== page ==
And so now, to right this wrong, I present additional Supersets from that era and the prizes they deserve:
Superset I/Greatest Super Short Songs: Paranoid (Black Sabbath) 2:48, Come On Get Happy (Partridge Family) 1:06, And The Gods Made Love (Jim Hendrix) 1:23, But I Might Die Tonight (Cat Stevens) 1:54 Prize: Six Pack of Molson Diamond Beer
Superset II/Greatest Bad Songs:Let the Lizard Loose (Goddo), Ridin’ High (Moxy), Strutter (Kiss), Joker (Babe Ruth) Prize: Pinkish Pimp Hat
Superset III/Music to Think/Remember/Die By: The Heavenly Music Corporation (Fripp & Eno), The Heavenly Music CorporationReversed (Fripp & Eno), The Heavenly Music CorporationHalf Speed (Fripp & Eno) Prize: Enlightenment
It’s the story of a guy who warns everyone of imminent danger and then vanishes into the frozen water. The facts get confused. Everyone remembers his story differently from the other, until the guy reappears but they now ignore him.
It’s all about perception, like riding a ship down a muddy canal on a rich fall day.
I won the Q107 SuperSet Competition as a 15-year-old with my entry “The Greatest Emotions of man” which included David Bowie’s Five Years, Led Zeppelin’s Celebration Day and Black Sabbath’s Iron Man. The idea of the Q107 Superset was to create a set of songs and see if the radio station would play it. And, yes, my high-fallutin’ concept of being sad, happy and mad won that night. I couldn’t believe it. I might have even screamed and jumped up and down.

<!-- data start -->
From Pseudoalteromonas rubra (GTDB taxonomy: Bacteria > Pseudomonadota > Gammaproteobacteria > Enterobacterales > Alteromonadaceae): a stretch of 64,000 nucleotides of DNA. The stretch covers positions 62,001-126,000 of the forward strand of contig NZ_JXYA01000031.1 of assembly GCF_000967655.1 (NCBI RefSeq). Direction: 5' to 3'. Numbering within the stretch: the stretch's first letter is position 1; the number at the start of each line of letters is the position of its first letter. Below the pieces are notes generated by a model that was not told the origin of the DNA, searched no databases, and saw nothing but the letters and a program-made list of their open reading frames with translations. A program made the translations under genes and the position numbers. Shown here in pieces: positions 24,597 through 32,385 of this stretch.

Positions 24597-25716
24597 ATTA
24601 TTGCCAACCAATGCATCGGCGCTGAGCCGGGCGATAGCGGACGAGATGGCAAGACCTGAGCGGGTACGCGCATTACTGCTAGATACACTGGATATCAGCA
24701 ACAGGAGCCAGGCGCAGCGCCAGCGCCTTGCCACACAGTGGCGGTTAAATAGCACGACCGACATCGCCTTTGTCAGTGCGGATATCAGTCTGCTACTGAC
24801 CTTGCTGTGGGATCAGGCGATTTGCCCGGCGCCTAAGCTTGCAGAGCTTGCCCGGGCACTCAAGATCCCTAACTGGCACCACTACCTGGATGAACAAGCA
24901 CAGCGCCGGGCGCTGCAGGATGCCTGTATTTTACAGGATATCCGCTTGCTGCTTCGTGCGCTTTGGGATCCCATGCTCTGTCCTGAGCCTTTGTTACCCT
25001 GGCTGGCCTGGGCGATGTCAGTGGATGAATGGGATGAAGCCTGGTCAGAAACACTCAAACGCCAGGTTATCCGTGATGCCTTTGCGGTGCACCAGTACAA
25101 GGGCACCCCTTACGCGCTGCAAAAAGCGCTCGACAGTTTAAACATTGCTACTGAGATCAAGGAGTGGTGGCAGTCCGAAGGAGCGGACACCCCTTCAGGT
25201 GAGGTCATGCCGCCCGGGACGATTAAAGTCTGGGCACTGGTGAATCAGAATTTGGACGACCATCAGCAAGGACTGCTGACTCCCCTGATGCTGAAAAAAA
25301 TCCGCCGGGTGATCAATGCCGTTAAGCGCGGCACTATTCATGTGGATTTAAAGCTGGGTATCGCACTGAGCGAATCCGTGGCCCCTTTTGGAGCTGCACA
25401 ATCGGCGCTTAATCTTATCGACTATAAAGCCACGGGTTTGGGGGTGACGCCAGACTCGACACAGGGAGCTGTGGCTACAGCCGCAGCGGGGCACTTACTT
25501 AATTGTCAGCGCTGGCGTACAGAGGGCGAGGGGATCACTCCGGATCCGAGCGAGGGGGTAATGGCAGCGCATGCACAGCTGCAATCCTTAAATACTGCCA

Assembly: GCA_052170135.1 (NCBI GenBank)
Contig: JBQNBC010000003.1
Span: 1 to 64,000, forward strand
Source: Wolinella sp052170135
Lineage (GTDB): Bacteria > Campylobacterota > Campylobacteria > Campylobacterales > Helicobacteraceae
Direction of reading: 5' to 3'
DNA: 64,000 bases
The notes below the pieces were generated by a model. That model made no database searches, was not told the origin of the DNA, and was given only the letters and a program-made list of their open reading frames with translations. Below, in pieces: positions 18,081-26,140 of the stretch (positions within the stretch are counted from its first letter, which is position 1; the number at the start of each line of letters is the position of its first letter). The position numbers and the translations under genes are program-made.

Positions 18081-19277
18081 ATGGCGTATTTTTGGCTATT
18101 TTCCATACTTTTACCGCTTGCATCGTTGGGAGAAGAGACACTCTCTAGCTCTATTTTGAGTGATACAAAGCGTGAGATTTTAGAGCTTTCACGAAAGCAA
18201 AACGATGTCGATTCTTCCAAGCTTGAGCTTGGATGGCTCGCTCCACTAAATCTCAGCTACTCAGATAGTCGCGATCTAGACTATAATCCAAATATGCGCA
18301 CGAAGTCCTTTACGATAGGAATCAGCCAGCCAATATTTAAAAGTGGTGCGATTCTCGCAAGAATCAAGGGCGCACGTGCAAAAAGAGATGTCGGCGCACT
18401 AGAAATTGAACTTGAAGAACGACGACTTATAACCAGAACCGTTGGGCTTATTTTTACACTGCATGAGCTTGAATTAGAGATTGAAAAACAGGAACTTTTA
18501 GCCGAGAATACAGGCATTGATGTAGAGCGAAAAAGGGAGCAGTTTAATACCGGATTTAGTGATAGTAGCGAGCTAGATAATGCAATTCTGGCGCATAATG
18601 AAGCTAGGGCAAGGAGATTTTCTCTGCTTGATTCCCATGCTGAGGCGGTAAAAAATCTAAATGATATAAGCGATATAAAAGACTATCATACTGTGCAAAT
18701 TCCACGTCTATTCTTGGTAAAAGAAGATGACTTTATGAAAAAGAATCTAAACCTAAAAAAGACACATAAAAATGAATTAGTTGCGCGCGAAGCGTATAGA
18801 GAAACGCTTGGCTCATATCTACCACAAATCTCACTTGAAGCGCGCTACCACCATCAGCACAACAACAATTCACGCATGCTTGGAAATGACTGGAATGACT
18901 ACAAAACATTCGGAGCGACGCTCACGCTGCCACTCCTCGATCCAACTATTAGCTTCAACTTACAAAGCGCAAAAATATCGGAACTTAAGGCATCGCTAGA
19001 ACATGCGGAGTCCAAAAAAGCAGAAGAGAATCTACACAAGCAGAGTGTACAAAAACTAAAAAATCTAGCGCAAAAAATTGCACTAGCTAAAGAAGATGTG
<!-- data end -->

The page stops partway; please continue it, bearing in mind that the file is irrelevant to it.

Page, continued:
I went down to the station the next morning to collect my prize – my own album from the Q107 collection – and was directed into a drab office by an indifferent secretary to pick something out of a cardboard box. “Take whatever you want.” I flicked through the discards – the telltale rectangular notch in the upper right corner – and begrudgingly took something yellow. It was as I descended the cement staircase that I realized that there was an emotion I had neglected to cite – disappointment – but there were no songs for that.